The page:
Second, the kind of institutions most readily equipped to solve collective action problems like climate change simply do not exist at the international level. If climate risks were just regional or national in scope, it might still not be a piece of cake to solve them. But at least once political support developed to address these problems, there would exist necessary legal and regulatory institutions at the domestic level of government that could be used to make a collective choice stick. Such institutions would provide the incentives and assurance needed to convince most businesses and other actors to take costly steps. But such institutions do not exist on the international stage, which is why climate policies adopted in recent years have appeared at the national, regional, state, and even local levels. This is also why the Paris Agreement was structured to depend on each country to follow through on its own commitments to reduce greenhouse gas emissions. Yet, despite the existence of the Paris Agreement and numerous local and national climate policies, the steroidal nature of climate change’s collective action problem means that these current bottom-up efforts are still neither substantial nor widespread enough to address climate risks adequately.
Finally, although the manifestations of climate risks in storms, floods, and fires are all palpable, the connection between those risks and climate change is facially invisible to publics around the world. Even “climate” is not visible. It is an abstraction; no one can look outside the window of their house and observe a global mean temperature. As a result, building the kind of public support needed to adopt meaningful policies has been more difficult for climate change than for other pollution problems that can be tangibly seen or smelled. Greenhouse gases are not noxious fumes; humans even exhale carbon dioxide. Moreover, these gases also do not cause harm by directly affecting humans or the air they breathe. Rather, it is only by their accumulation in the upper atmosphere and a subsequent complex chain of interactions that they ultimately change climatic conditions in ways that increase the likelihood or severity of droughts, floods, fires, diseases, and the like.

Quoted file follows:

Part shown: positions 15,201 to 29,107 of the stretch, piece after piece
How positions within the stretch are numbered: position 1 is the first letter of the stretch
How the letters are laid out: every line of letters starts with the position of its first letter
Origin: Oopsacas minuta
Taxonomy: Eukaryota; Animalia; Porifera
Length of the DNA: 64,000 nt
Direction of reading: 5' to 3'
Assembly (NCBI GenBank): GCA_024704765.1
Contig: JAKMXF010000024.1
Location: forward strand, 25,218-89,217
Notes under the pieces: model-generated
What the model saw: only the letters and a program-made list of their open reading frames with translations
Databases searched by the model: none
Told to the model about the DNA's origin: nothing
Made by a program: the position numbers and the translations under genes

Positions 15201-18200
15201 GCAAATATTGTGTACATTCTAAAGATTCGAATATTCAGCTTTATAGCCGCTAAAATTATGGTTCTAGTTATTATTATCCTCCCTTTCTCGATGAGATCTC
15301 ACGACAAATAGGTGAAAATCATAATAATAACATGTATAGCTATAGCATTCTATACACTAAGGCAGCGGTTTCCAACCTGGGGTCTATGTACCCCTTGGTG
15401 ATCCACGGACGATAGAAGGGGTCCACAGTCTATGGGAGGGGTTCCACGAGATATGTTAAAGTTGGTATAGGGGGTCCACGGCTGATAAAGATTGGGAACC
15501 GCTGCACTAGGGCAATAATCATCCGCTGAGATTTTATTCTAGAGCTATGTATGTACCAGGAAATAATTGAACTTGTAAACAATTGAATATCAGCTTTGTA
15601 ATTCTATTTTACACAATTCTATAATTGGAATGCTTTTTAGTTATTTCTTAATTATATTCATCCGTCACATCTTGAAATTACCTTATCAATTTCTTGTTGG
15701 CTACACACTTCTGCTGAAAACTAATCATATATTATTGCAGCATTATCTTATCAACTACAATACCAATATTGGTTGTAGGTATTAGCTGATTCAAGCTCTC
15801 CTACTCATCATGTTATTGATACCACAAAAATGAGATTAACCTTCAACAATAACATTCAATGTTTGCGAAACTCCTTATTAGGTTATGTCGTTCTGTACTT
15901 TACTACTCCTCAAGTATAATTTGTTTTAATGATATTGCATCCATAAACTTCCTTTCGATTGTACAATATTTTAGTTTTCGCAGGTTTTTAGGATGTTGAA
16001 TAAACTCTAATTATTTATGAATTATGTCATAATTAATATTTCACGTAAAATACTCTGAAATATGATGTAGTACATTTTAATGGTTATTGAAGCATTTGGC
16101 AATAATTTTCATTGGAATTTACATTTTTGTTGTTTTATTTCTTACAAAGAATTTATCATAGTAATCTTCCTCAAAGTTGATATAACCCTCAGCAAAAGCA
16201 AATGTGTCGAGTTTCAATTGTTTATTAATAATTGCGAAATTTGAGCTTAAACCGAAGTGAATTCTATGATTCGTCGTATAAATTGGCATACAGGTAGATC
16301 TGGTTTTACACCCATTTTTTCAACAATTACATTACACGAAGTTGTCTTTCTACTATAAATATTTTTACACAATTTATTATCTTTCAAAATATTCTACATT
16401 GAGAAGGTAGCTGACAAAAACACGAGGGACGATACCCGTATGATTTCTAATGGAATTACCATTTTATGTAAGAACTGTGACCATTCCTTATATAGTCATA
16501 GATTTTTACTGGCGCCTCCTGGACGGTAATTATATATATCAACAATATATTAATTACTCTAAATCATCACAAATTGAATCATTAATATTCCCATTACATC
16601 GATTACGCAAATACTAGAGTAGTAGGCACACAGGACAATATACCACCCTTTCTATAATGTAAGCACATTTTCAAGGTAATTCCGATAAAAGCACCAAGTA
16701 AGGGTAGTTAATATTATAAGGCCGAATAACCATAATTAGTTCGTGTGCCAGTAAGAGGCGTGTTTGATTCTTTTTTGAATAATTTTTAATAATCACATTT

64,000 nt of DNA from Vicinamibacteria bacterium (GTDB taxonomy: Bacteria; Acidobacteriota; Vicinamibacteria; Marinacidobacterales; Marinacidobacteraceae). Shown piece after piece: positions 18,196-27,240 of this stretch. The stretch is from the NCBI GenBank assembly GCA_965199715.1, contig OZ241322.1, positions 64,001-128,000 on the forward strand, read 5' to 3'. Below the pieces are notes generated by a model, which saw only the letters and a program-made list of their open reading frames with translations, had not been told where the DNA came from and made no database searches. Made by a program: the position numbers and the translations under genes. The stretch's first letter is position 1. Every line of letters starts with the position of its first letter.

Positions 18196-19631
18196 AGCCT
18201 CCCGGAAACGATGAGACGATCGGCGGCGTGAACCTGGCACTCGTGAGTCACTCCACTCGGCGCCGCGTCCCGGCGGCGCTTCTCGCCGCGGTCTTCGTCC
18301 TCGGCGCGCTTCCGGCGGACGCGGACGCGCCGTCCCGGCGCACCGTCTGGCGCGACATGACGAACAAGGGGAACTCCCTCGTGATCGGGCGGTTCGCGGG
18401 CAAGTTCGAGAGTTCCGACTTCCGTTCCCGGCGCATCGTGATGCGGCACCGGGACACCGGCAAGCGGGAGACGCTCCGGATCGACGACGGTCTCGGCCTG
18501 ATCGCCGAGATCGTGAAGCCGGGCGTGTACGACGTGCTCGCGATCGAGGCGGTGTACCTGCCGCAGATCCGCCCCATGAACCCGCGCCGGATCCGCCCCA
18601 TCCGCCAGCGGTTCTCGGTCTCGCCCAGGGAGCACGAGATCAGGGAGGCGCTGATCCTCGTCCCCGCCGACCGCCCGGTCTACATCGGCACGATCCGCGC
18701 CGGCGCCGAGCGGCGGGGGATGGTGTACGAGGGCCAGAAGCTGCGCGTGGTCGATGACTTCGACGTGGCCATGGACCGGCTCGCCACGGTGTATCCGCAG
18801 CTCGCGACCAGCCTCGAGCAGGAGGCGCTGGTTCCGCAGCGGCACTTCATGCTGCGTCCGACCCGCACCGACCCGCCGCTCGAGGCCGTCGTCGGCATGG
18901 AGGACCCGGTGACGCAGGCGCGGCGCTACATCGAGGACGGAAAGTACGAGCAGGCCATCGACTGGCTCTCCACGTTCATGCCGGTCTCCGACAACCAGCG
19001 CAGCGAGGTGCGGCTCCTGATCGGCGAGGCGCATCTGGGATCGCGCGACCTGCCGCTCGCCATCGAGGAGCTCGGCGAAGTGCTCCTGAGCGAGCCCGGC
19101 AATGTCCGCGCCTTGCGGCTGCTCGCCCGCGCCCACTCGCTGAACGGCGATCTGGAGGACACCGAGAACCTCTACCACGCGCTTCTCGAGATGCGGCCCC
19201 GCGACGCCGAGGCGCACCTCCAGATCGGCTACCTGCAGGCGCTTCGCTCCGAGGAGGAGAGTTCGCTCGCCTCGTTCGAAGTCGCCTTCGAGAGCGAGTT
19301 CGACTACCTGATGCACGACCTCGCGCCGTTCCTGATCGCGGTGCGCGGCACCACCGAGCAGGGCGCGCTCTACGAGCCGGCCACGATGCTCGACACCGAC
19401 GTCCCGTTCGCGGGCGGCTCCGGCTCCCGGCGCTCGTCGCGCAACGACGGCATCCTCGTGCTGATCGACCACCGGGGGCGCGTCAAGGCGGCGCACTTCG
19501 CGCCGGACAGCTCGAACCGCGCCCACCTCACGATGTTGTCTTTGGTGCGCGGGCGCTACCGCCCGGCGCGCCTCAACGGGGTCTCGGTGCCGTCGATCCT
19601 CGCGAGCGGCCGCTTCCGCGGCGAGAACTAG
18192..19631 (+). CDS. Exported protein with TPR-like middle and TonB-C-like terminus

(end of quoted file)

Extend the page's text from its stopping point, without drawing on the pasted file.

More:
In short, climate risks have proven especially difficult to address because they stem from a deep and pervasive collective action predicament, one in which relatively few people have an incentive to bear substantial mitigation costs alone. That predicament also arises in a setting that lacks necessary institutional capacity and makes it harder to build public support for policy action. Climate change is truly a “wicked” problem.
What, then, is the path forward? The fundamental solution must address the “wicked” structure of the climate problem and find a way to overcome the structural barriers to policy action. This will not be a solution at the level of, say, a choice between carbon taxes or cap-and-trade systems. Or one at the level of many of the excellent ideas assembled by the Wharton Risk Center. These are all important policy options, to be sure, but sufficiently strong policy measures ultimately demand a public drive for climate action that overcomes self-interested resistance.